Edward Wyckoff Williams writes: The leaders of today’s Republican Party are expert storytellers. When it comes to manipulating racial stereotypes for political gain, they are akin to animation artists of the 1920s: coloring the lines in black and white.
Last Thursday Newt Gingrich told a crowd of senior citizens in New Hampshire, “The African-American community should demand paychecks and not be satisfied with food stamps.” Rick Santorum was even more egregious, claiming he doesn’t “want to make black people’s lives better by giving them other people’s money” (although he later claimed that he never intentionally said “black”).
Gingrich’s latest offense comes only weeks after he received widespread criticism for saying that poor children should work as janitors and clean toilets. He specifically made a point of addressing “inner city” youths — which has become conservative code for black and brown people everywhere, from the South to the coasts, the suburbs to the metropolises, regardless of where they actually live.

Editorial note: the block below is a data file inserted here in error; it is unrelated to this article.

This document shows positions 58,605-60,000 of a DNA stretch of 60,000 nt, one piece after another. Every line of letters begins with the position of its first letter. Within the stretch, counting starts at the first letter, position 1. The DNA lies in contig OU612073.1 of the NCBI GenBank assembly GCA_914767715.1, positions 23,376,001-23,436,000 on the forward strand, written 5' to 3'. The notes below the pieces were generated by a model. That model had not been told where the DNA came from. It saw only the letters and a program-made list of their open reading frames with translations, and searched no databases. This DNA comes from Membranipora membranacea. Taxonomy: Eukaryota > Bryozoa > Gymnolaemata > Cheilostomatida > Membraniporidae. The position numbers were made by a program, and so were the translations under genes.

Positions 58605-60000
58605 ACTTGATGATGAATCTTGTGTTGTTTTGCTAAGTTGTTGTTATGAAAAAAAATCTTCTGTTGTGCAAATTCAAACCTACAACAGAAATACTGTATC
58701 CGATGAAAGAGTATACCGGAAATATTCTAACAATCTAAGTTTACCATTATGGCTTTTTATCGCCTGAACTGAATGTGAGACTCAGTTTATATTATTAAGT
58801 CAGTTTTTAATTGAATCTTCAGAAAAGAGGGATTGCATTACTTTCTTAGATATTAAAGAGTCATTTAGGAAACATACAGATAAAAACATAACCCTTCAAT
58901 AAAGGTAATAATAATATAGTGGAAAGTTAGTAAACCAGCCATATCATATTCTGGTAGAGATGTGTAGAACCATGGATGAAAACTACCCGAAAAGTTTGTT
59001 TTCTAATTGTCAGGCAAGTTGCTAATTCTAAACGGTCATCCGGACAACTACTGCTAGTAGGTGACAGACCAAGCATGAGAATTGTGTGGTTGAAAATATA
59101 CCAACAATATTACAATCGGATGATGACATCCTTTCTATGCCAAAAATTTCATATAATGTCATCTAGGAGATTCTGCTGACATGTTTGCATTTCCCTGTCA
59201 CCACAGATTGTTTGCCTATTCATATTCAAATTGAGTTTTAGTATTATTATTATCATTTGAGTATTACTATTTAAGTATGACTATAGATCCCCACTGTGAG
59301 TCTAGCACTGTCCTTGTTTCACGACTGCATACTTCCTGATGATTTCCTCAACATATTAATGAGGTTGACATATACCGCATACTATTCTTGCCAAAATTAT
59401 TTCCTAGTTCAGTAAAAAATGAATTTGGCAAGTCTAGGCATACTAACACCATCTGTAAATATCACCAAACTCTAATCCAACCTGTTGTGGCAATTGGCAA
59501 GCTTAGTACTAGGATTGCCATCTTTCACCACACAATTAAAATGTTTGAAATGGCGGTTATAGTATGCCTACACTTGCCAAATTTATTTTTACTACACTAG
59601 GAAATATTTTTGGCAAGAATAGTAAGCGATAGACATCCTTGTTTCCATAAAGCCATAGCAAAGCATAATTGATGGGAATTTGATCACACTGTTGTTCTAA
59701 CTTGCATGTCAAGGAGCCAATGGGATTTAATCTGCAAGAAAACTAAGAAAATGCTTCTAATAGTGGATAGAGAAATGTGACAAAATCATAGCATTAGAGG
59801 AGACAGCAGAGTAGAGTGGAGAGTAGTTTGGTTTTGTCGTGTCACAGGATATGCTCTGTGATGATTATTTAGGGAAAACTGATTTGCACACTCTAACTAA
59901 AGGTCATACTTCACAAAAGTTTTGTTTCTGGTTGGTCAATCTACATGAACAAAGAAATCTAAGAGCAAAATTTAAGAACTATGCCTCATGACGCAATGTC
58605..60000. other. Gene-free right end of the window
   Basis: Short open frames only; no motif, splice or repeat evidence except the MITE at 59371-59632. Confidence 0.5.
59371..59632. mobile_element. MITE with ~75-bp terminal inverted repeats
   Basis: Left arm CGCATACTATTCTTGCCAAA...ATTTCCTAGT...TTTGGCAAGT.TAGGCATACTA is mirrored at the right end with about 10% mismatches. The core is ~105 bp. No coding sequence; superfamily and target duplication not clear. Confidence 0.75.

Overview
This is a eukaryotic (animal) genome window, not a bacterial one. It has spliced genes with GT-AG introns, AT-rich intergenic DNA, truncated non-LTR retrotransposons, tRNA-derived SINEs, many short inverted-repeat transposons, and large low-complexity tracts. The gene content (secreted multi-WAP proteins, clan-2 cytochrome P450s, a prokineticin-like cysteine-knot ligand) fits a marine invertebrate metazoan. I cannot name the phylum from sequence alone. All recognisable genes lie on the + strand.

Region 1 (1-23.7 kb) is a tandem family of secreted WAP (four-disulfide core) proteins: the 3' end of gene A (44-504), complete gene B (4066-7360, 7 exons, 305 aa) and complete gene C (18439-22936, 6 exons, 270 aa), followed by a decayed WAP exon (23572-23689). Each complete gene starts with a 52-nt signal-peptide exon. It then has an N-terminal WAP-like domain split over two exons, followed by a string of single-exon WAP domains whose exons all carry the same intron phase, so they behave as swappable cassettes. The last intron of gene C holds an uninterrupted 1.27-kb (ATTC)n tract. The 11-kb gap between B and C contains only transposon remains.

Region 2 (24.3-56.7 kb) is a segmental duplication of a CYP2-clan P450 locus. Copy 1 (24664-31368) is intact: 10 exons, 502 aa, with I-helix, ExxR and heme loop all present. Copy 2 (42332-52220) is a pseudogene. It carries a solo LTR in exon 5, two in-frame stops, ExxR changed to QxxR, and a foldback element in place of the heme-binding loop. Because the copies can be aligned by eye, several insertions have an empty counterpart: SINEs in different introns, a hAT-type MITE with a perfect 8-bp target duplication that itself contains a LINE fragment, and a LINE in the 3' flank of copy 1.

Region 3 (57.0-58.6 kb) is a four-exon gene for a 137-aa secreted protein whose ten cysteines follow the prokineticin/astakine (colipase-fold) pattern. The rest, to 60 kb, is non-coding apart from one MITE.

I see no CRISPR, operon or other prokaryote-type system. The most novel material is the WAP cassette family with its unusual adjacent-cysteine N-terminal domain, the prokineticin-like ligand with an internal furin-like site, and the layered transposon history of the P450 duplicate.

The report states;
Of the 46 million people living in poverty in America in 2010, the U.S. census revealed that 31 million were white. Ten million were black. Of the 49 million people without health insurance coverage, 37 million were white; 8 million were African-American. The face of poverty in America is overwhelmingly white, but as a 2009 study on children in poverty [explained], the white American poor, especially those in rural areas, are “forgotten.”